It’s good to see that folks are starting to get it that the country that prints the world’s money will be the last to go under economically. Everyone else that is hooked into the ‘international system’ goes down first, which means that the more global trouble there is, the more powerful the Hegemon becomes. But there’s another aspect to this. Because the central role of the dollar depends ultimately on US military power, the US MUST keep expanding its power. A hegemon is like a shark. It must keep expanding or die. The moment the US ceases growing its global power, that’s the moment other countries start asking ‘why’? Why must we bow to the USA? And that question is the solvent that dissolves the power of the Hegemon. The Hegemon cannot allow it out of the bottle. It must seem more and more and more inevitable.

    So if we in the US actually want real change, we need to be willing to reconsider our way of life. Is there a way to live in which we live more in harmony with other nations? There surely might be, and if we want to find out about it, we need to stop dismissing, hating, attacking all nations that are different. Nations that have different approaches to things might have ideas to offer us. Iran and Cuba, for example, both seem to have better health systems than we have, considering their different circumstances. We could learn from that, just as they could learn some things from us. There could be an upside to not having to be the Bully on the Block all the time. Perhaps one could begin to get to know one’s neighbors, begin to make friends, being to share ideas and hopes — and maybe it would turn out that they don’t actually have nukes in the basement.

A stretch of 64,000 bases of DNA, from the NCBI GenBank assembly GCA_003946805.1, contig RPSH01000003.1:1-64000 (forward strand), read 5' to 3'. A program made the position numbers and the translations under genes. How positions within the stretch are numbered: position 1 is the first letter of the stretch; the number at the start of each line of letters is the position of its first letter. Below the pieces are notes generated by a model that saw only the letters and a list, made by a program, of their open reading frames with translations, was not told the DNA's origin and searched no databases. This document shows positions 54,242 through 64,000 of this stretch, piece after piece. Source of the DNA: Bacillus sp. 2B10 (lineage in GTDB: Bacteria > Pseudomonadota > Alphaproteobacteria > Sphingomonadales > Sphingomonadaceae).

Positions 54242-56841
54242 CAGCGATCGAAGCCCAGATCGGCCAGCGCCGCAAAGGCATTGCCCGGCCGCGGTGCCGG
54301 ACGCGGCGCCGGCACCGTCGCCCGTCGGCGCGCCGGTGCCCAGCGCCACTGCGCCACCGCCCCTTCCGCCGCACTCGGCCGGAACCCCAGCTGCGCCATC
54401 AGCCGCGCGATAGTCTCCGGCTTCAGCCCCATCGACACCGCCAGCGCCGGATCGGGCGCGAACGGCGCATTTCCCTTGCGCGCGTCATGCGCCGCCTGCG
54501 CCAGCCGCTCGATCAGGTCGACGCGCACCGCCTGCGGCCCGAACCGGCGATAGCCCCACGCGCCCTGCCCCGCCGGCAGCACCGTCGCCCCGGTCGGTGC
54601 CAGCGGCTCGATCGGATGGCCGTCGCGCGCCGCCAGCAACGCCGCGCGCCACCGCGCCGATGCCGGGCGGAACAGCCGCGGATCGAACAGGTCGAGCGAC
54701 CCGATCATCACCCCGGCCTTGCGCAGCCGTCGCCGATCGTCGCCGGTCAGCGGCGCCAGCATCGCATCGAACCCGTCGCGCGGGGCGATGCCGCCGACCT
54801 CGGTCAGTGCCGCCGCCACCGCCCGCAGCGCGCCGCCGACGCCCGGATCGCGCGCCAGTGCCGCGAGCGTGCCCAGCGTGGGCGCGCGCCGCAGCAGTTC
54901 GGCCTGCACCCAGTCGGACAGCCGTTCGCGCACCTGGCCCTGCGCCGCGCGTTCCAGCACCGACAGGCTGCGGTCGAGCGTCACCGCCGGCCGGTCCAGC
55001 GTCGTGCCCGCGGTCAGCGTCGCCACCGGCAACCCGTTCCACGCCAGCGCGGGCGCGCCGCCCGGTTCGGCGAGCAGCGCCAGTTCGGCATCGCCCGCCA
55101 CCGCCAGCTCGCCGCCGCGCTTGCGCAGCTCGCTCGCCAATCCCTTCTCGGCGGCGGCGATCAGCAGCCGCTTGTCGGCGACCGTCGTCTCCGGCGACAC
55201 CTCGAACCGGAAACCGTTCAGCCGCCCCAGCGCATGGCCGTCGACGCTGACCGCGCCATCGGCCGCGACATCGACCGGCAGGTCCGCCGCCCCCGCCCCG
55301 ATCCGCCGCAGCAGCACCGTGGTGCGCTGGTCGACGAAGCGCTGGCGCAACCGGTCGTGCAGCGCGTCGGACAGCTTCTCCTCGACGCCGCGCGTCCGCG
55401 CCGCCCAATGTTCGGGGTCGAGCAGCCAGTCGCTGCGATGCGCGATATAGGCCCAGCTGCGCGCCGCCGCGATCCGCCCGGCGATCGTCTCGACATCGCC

32. Rehmat says:

    Israel has shown once again that it doesn’t belong to the civilized world.

    Israel threatens to withdraw from UN Gaza Flotilla probe
    http://rehmat2.wordpress.com/2010/08/11/israel-threatens-to-withdraw-from-un-gaza-flotilla-probe/

  33. fyi says:

    James Canning:

    To be a powerful country one has to act like one.

    What did China and Russia do for Iran during the dark days of the war against Iraq, when, in one occasion, we has only month of wheat in the country?

    Iran is a sovereign state – 3%, 20% or 90% is no body’s business.

    Almost all commentators here think the issue between Iran and these so-called global powers is the nuclear file.

    That is not so, it is Iranian power.

  34. Kooshy,

    “So to conclude what we understand from your recommendations is, in fact you that you really mean Iran should give up its uranium enrichment program for a fear of an eventual US attack even if the odds for this possible attack are 10%. My question is why you wouldn’t want to say that plainly and openly so everybody easily understands you.”